Cerebral glucose metabolism associated with a fear network in panic disorder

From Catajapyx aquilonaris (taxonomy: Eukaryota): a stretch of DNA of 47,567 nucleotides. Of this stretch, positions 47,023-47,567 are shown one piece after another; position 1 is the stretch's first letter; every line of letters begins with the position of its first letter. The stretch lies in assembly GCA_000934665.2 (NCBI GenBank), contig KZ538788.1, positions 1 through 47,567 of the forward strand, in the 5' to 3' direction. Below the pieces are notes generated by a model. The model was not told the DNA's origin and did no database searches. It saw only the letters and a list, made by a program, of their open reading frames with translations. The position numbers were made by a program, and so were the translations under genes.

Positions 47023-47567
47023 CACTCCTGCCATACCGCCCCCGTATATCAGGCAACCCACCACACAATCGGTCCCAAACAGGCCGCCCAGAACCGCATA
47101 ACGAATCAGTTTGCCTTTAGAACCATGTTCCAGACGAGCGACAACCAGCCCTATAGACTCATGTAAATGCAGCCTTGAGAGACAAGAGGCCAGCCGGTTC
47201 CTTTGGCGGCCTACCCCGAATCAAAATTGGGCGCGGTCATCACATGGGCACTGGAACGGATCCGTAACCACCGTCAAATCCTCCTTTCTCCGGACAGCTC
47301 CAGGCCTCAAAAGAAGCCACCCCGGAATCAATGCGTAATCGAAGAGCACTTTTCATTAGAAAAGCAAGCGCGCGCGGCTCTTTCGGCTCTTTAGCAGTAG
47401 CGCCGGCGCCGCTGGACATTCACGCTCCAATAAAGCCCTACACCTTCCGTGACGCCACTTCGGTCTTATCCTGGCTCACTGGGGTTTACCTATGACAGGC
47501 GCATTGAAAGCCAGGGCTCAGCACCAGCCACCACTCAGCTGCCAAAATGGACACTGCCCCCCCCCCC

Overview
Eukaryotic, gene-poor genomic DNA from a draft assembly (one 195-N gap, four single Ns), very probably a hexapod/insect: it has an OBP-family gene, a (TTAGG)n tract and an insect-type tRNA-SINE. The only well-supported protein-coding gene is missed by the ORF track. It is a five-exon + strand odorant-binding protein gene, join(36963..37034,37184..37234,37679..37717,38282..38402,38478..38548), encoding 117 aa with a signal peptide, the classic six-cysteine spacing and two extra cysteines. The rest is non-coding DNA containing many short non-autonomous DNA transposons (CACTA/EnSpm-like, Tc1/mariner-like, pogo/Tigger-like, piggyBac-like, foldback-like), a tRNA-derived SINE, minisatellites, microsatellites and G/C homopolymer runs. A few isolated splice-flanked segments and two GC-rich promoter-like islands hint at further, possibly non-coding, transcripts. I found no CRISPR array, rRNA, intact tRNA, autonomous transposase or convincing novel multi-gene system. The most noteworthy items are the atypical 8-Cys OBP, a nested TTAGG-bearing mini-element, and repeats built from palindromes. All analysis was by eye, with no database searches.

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The present study was performed to assess cerebral glucose metabolism in patients with panic disorder using positron emission tomography. 18F-fluorodeoxyglucose positron emission tomography with voxel-based analysis was used to compare regional brain glucose utilization in 12 nonmedicated panic disorder patients, without their experiencing panic attacks during positron emission tomography acquisition, with that in 22 healthy controls. Panic disorder patients showed appreciably high state anxiety before scanning, and exhibited significantly higher levels of glucose uptake in the bilateral amygdala, hippocampus, and thalamus, and in the midbrain, caudal pons, medulla, and cerebellum than controls. These results provided the first functional neuroimaging support in human patients for the neuroanatomical hypothesis of panic disorder focusing on the amygdala-based fear network.

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